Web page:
The analysis showed that individuals treated with nitrogen-bisphosphonates (alendronate or risedronate) had a 34% reduction in mortality risk over the subsequent 15 years, compared to non-treated individuals. The study was published in the April issue of the journal Osteoporosis International(1).
In a second follow-up study, published in the Journal of Bone and Mineral Research, the team analysed data from a cohort of 1,735 women, from the same study. The analysis revealed that 39% of the reduction in premature mortality risk was mediated through a reduction in the rate of bone loss.
The researchers also directly compared the nitrogen-bisphosphonates (alendronate or risedronate) with a weaker, non-nitrogen bisphosphonate and found a similar reduction in mortality risk benefit with the nitrogen-bisphosphonates.
The study provides additional evidence that nitrogen-bisphosphonate treatment can provide significant benefits for those with osteoporosis and is the first to examine potential mechanisms.
“For many individuals with osteoporosis, bone health isn’t front-of-mind,” says first author of both studies, Garvan’s Dr Dana Bliuc, Research Officer in the Clinical Studies and Epidemiology laboratory. “We hope our study results will encourage people with osteoporosis or at risk of a fracture to seek treatment — and commit to taking it.”
Materials provided by Garvan Institute of Medical Research.
Garvan Institute of Medical Research. “Osteoporosis drugs linked to reduced risk of premature death.” ScienceDaily. ScienceDaily, 12 August 2019. <www.sciencedaily.com/releases/2019/08/190812155456.htm>.
- Dana Bliuc, Thach Tran, Tineke Geel, Jonathan D Adachi, Claudie Berger, Joop den Bergh, John A Eisman, Piet Geusens, David Goltzman, David A Hanley, Robert Josse, Stephanie Kaiser, Christopher S Kovacs, Lisa Langsetmo, Jerilynn C Prior, Tuan V Nguyen, Jacqueline R Center. Reduced Bone Loss Is Associated With Reduced Mortality Risk in Subjects Exposed to Nitrogen Bisphosphonates: A Mediation Analysis. Journal of Bone and Mineral Research, 2019; DOI: 10.1002/jbmr.3816
Last week an NPR story included information on tai chi as a fall prevention exercise. I was intrigued because I have recently started teaching Tai Chi for Arthritis and Fall Prevention developed the Tai Chi for Health Institute.
Here are the relevant parts of the story and a link to the full story.
What are some of the interventions you’ve used that can help seniors?
You can do so many things. First of all, I tell everybody you’ve got to do some balance training. Tai chi is probably the best exercise to prevent falls, but whatever works for you. And, interestingly, just walking does not reduce your risk for falling. So a lot of doctors will say, “Just get out and walk 20 minutes every day, and that’ll keep you safe. That’ll help you stay healthy.” Walking is great for your heart; it’s great for your brain; it’s great for lots of it. But in order to really reduce your risk for falls, you’ve got to do something specific to balance.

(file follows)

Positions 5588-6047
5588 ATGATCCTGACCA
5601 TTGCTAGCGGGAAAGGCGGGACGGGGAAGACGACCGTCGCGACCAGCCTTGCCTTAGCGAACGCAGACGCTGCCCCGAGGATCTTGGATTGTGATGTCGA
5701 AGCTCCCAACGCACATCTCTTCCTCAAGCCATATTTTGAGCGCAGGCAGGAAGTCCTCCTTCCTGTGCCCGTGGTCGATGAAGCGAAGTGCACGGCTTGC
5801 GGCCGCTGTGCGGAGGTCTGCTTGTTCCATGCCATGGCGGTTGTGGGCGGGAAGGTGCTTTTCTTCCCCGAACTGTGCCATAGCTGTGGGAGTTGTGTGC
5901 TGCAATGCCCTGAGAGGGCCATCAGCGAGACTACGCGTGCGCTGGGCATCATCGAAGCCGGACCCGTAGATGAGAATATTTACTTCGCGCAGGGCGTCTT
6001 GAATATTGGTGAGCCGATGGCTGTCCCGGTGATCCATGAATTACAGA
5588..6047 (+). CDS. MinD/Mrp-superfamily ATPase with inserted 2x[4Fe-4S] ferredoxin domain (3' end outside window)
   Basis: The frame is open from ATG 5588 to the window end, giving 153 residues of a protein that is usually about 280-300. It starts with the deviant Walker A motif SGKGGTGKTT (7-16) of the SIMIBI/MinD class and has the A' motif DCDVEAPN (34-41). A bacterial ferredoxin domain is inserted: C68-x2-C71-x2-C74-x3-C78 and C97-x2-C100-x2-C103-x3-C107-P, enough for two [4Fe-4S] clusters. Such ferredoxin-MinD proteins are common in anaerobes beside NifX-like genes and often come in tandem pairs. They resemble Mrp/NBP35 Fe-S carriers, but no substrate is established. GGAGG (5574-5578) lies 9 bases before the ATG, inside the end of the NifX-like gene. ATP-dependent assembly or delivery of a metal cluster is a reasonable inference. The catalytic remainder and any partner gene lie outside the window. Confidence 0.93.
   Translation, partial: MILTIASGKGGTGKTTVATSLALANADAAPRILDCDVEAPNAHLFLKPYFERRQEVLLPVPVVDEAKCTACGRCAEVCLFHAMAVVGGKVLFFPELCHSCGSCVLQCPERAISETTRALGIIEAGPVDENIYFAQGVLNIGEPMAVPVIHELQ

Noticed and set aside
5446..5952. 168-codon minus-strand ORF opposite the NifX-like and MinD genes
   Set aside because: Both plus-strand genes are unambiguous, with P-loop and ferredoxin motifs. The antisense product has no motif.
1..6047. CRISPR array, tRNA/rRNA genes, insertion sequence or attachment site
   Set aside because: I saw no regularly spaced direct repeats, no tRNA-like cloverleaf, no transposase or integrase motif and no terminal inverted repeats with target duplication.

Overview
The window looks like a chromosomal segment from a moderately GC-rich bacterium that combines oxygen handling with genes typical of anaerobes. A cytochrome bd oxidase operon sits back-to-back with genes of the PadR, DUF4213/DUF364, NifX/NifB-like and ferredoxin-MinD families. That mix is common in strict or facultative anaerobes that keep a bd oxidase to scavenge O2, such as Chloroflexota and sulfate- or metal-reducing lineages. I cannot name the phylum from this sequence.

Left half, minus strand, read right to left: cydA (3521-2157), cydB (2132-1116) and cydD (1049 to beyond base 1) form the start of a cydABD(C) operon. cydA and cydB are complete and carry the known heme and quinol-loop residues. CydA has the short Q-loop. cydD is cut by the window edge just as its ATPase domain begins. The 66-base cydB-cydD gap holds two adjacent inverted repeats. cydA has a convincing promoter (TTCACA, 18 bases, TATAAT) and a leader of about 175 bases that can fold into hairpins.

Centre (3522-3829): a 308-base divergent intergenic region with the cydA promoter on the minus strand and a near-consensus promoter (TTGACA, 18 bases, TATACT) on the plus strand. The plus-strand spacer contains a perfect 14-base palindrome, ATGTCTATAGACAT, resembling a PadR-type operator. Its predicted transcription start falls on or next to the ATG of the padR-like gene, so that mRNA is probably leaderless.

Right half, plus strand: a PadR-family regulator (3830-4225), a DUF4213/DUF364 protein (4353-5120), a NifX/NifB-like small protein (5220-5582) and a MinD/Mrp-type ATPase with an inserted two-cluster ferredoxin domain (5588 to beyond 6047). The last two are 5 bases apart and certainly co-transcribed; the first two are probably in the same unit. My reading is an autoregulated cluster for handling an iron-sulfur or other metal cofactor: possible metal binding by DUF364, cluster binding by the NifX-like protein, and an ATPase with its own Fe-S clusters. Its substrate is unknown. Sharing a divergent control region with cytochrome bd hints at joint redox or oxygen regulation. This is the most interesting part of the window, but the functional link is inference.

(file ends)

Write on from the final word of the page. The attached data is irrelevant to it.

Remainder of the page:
What makes tai chi a good exercise to prevent falls? And why isn’t walking a good alternative?
Walking is kind of just keeping you in one plane moving forward, and it’s not doing any kind of postural training. What tai chi does is it gives you an increased area of postural stability, [which is] kind of your being able to remain upright in space. When you do tai chi, you do stepping moves to the front, to the side; you move your arms out, you reach, you bend. And basically that increases the size of your postural stability so that you can catch yourself and not have the fall. You can be a little bit off kilter and right yourself.
I just bought Terry Roth Schaff’s new book, Medical Yoga Therapy A Practical Guide for the Yoga & Medical Community (2018) and I’ve already found modifications I can use in next week’s classes.
Based on extensive clinical experience with patients, Terry trains yoga and medical professionals to use yoga to treat such widespread ailments as osteoporosis, arthritis, herniated discs and stenosis.
I was already a big fan of Terry’s previous book, Yoga for a Healthy Spine (2012), which has been the foundation for several classes I’ve taught over the last six years.
Terry’s work has been featured in the medical journal, Topics On Geriatric Rehabilitation and in Yoga Therapy Today. Her recent book is receiving high praise from leading doctors at teaching hospitals.